Short-term capital gains from sales of investments held for under a year are taxed at your ordinary income tax rate.
Dividends are the profits gained from stocks. There are two types of dividends, taxed at different rates. Qualified dividends are taxed at long-term capital gains rates, and non-qualified dividends are taxed at an ordinary income tax rate.
To be considered as “qualified,” dividends must be held for a minimum of 60 days during a 120-day period which begins 60 days previous to the ex-dividend date. The ex-dividend date is the day after a company distributes dividend payments to its shareholders.
6. Municipal bond interest
The interest on a municipal bond is not taxed at the federal level, but capital gains from the sale of these bonds can be taxed at the federal level. Interest from bonds issued in an investor's home state is usually exempt from state income taxes, too.
Keep in mind that although municipal bonds are tax-free, interest earned will be factored into calculating Social Security taxation.
Pensions are taxed at an ordinary income rate, as long as no contributions are made to the plan after tax. If you transfer a pension to an IRA and purchase an annuity, there is no tax advantage besides having the ability to choose when payments begin.
8. Cash value life insurance
Life insurance policies should be structured to maximize the cash value accumulation. Under IRS rules, the cash value withdrawn from a life insurance policy is tax-free as long as it is structured properly and doesn’t become a Modified Endowment Contract (MEC).
9. CDs, savings accounts and money markets
Interest payments on CDs, savings and money market accounts are taxed at an ordinary income tax rate.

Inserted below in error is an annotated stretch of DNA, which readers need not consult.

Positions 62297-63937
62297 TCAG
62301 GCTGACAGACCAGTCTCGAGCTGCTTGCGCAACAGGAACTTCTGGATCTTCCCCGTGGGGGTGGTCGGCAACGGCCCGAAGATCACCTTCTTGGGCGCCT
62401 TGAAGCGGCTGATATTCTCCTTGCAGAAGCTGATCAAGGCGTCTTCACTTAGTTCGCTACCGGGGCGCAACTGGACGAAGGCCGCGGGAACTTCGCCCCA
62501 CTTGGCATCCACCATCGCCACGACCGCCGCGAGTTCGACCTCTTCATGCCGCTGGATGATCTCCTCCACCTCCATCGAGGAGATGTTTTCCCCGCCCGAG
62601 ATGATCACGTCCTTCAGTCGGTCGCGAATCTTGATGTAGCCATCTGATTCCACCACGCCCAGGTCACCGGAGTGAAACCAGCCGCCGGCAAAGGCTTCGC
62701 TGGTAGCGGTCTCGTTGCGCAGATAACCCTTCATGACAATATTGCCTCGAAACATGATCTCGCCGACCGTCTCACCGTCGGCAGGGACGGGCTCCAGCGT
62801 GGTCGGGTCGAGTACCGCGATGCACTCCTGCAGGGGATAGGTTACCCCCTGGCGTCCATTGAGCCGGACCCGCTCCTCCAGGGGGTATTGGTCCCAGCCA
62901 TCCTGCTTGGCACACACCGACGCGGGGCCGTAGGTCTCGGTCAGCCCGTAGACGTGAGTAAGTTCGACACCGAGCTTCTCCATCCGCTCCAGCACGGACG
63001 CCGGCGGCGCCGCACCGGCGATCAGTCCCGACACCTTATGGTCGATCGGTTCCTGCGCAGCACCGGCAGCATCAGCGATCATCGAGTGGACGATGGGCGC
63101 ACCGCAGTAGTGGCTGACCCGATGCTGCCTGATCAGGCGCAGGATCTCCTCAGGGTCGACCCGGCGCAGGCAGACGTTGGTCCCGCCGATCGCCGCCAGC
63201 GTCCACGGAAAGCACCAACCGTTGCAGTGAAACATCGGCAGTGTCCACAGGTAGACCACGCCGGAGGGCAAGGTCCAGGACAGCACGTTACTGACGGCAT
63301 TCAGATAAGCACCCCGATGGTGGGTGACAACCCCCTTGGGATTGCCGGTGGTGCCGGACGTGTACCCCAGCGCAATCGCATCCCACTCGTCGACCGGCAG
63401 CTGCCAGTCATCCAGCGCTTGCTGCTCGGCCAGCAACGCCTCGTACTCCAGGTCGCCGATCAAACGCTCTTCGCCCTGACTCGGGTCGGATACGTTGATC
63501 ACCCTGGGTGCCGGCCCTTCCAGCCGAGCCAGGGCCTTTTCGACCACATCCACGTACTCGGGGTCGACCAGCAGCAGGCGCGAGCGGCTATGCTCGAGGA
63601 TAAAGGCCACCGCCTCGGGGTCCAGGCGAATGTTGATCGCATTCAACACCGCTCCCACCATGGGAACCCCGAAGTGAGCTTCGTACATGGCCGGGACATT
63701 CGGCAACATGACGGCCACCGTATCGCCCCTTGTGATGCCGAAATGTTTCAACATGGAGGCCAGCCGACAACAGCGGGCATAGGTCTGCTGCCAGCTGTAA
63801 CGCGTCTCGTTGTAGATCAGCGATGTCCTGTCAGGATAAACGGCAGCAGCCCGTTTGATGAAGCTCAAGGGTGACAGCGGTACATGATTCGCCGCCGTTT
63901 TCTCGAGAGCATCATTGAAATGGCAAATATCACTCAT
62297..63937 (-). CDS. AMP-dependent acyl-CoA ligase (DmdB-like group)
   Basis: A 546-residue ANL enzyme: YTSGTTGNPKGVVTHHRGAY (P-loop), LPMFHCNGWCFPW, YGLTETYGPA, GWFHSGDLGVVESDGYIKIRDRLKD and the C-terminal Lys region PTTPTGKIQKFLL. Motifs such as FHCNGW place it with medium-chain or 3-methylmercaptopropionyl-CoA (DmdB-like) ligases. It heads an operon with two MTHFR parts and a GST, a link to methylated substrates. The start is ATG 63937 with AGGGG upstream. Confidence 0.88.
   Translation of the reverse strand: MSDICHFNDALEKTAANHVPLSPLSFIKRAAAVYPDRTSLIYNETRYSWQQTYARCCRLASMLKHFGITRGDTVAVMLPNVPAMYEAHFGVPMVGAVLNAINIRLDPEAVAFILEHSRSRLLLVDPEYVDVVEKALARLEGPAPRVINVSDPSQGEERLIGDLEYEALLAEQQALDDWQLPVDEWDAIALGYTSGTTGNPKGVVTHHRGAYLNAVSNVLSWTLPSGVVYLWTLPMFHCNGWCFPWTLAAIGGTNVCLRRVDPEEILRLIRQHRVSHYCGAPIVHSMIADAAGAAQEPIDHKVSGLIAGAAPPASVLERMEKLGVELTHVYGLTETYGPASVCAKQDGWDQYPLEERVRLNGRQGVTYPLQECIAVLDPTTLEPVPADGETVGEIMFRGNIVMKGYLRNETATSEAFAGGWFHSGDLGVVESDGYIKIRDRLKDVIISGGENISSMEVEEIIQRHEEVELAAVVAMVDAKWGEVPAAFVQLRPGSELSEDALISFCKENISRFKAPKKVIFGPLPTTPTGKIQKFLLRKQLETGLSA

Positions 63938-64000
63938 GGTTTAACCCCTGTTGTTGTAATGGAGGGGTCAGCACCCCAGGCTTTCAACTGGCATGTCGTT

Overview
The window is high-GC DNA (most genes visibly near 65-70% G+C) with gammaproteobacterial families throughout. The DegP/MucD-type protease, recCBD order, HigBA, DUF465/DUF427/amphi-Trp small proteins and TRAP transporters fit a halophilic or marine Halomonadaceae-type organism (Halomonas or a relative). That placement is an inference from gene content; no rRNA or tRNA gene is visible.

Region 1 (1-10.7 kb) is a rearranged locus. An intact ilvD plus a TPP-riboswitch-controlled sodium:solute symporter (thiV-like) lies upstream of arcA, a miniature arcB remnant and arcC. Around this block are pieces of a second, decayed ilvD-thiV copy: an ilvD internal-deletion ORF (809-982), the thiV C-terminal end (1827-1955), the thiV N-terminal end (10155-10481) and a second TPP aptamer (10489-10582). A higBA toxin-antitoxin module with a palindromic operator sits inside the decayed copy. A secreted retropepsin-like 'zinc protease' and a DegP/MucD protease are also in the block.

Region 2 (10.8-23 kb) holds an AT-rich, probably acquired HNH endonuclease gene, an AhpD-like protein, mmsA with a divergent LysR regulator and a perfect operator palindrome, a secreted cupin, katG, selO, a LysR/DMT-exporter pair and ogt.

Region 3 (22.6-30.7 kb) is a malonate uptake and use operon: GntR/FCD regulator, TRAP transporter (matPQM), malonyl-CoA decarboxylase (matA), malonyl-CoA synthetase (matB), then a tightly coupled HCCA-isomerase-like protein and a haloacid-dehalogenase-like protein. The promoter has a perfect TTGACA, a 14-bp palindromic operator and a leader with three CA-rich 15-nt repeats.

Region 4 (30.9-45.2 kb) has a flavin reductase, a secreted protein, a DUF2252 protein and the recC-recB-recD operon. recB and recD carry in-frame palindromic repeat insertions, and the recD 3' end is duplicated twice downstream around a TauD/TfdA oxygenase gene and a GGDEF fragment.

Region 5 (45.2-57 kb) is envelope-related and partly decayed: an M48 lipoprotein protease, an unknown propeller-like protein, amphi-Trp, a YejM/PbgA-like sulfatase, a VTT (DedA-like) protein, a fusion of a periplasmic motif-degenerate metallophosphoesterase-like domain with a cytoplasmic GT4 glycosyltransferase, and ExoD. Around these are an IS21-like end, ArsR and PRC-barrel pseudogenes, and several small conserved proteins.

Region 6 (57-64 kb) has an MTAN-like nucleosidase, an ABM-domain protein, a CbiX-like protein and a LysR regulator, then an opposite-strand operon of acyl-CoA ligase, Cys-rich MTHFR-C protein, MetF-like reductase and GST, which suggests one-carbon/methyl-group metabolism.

10. Social Security benefits
Many people don’t realize that income from Social Security might be taxed. Taxes owed on Social Security income depend on your provisional income, which is calculated as follows:
- Your adjusted gross income — including salary, wages, dividends, alimony and withdrawals from an IRA or 401(k), but excluding Social Security
- plus any tax-exempt interest (i.e., municipal bond interest)
- plus 50% of your Social Security benefits
The worksheet in Publication 915 will determine if any of your Social Security benefits are taxable or not.
If you are in a low or 0% tax bracket, then you will not pay taxes on your Social Security. If your provisional income is between $25,000 and $34,000 as a single individual, or $32,000 and $44,000 as a married couple, up to 50% of your benefits will be taxed. Above those levels, up to 85% of your benefits could be taxed.
About the Author
Founder and President, Dias Wealth LLC
Carlos Dias Jr. is a financial adviser, public speaker and president of Dias Wealth LLC, in the Orlando, Florida, area, offering strategic financial planning services to business owners, executives, retirees and professional athletes. Carlos is a nationally syndicated columnist for Kiplinger and has contributed, been featured or quoted in over 100 publications, including Forbes, MarketWatch, Bloomberg, CNBC, The Wall Street Journal, U.S. News & World Report, USA Today and several others. He's also been interviewed on various radio and television stations. Carlos is trilingual, fluent in both Portuguese and Spanish.